Sadly we are leaving Rovinj today. We have really enjoyed our stay in this picturesque little town. The people of Istria have been so friendly, as we made our way around the major tourist attractions, as well as off the beaten track villages. We thought we may have struggled in Croatia not knowing the local language, however, there is always someone available who can speak English and is happy to interpret.
With the weather not looking too good for Zadar today, on the recommendation of our hosts, we take a small detour via the medieval walled city of Motovun.
Motovun is a village in central Istria, which has a permanent population of 531, 191 of whom use Italian as their mother language. The town grew up on the site of an ancient city called Castellieri, and is situated on a hill 270 metres above sea level. From 1278, it was taken over by Venice and surrounded by solid walls which are still intact today, and used as a walkway with unique views across the four corners of Istria.
We arrived early enough in Motovun to be allowed to drive up the hill and park just below
the town walls. Later visitors were required to park at the foot of the mountain and take a bus shuttle up to the town. We walked around the walls and through the town, took some photos and decided to keep driving to Zadar. We did sample some tasty local plums from a roadside vendor in the village, which sustained us on our drive to Zadar.
Driving along the coast of Croatia we encountered many long road tunnels, some of which are kilometres in length. One particular tunnel was so long that we entered it in bright sunshine, and exited the tunnel in misty rain. On our drive we literally experienced four seasons in one day.
When we reached Zadar, late afternoon, we checked into our very modern apartment close to the Old City. After a quick unpack, we headed for the Old City to check out some key attractions.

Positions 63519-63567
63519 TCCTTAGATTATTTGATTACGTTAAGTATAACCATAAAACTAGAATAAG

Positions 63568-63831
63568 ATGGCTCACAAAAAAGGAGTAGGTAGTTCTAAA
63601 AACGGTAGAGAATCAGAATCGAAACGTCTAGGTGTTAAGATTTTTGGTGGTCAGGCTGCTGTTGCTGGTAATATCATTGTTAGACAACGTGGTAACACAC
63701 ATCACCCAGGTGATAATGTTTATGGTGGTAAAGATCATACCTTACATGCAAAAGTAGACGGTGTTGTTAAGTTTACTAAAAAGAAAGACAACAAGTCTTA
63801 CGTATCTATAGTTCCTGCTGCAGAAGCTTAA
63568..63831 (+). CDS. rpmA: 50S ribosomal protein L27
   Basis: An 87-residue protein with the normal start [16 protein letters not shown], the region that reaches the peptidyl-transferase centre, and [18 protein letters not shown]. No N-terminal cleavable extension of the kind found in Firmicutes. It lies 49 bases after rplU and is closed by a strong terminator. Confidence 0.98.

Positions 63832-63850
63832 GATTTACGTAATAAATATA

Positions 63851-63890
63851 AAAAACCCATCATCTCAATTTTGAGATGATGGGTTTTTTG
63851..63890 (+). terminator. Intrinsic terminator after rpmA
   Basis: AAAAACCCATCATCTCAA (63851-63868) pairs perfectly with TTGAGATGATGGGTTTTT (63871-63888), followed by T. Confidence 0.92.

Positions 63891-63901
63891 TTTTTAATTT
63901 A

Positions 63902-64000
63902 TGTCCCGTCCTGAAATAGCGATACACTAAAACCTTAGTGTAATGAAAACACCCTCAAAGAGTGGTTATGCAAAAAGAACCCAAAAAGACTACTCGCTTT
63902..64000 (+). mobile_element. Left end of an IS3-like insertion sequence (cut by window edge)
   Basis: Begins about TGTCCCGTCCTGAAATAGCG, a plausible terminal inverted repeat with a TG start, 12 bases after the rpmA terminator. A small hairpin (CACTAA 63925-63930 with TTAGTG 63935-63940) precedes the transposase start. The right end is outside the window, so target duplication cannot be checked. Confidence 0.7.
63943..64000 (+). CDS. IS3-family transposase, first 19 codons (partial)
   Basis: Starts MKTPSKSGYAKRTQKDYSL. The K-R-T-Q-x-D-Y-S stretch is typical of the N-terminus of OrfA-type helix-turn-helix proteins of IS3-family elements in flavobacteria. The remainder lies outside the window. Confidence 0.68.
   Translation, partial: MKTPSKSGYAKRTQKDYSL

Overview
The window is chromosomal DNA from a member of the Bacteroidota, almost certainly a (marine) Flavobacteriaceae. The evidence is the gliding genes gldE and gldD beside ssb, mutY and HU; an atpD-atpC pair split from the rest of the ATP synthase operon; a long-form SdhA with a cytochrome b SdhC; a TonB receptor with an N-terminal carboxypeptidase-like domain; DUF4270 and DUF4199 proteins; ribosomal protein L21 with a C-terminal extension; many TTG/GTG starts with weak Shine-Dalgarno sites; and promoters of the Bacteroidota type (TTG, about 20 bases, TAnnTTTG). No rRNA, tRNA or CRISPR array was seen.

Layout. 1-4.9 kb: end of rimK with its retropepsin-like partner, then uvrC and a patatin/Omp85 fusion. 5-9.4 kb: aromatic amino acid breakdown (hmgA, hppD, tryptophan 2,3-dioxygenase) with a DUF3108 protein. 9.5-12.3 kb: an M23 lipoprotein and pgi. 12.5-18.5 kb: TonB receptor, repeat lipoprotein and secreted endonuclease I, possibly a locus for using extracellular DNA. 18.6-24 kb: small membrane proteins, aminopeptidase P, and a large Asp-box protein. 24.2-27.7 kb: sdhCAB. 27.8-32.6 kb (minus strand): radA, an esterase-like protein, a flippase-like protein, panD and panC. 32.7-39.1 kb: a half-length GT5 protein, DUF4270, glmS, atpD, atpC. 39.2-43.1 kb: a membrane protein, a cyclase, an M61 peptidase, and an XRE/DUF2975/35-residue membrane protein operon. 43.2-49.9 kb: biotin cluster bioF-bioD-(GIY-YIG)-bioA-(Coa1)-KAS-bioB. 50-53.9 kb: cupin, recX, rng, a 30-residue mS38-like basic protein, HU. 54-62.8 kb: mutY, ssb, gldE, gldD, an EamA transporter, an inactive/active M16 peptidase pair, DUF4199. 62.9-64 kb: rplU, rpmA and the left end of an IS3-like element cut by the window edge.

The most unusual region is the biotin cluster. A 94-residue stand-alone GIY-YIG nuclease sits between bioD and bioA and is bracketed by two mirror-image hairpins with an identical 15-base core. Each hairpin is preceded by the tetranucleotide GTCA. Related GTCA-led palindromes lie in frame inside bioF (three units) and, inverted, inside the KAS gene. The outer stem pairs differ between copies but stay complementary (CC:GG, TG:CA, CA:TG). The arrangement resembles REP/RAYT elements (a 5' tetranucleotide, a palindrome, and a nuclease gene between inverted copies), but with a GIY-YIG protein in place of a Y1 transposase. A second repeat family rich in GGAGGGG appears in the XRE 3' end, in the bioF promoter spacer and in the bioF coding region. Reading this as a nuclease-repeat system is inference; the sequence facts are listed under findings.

Zadar is the oldest continuously inhabited city on Croatia. It traces it’s origins back to the 4th century BC, founding as a settlement of the Illyrian tribe of Liburnians, and known as Lader. In 59 BC it was renamed Ladera by the Romans. It was during the Roman
rule that Zadar acquired the characteristics of a traditional ancient Roman city, with a regular road network, a public square or Forum, and an elevated Capitolium with a temple.
The Old City is very clean and beautifully maintained, with the streets being paved with the polished white stone from the many feet that have walked it’s streets and alleys. We walked around the well preserved Roman monuments and temples, and finished up down by the water at the Sea Organ and the Sun Salutation.
The Sea Organ is an architectural sound art object, which plays music by way of sea waves washing into tubes located under a set of large marble steps. It is very peaceful to watch the sun set over Zadar and listen to the “pan pipes” of the Sea Organ.
Immediately behind the Sea Organ is the Sun Salutation, a 22 metre wide circle set into the pavement and filled with 300 muti-layered glass plates that collect the sun’s energy during the day. From sunset to sunrise, it produces a trippy light show, as well as collecting enough energy to power the entire harbourfront lighting system.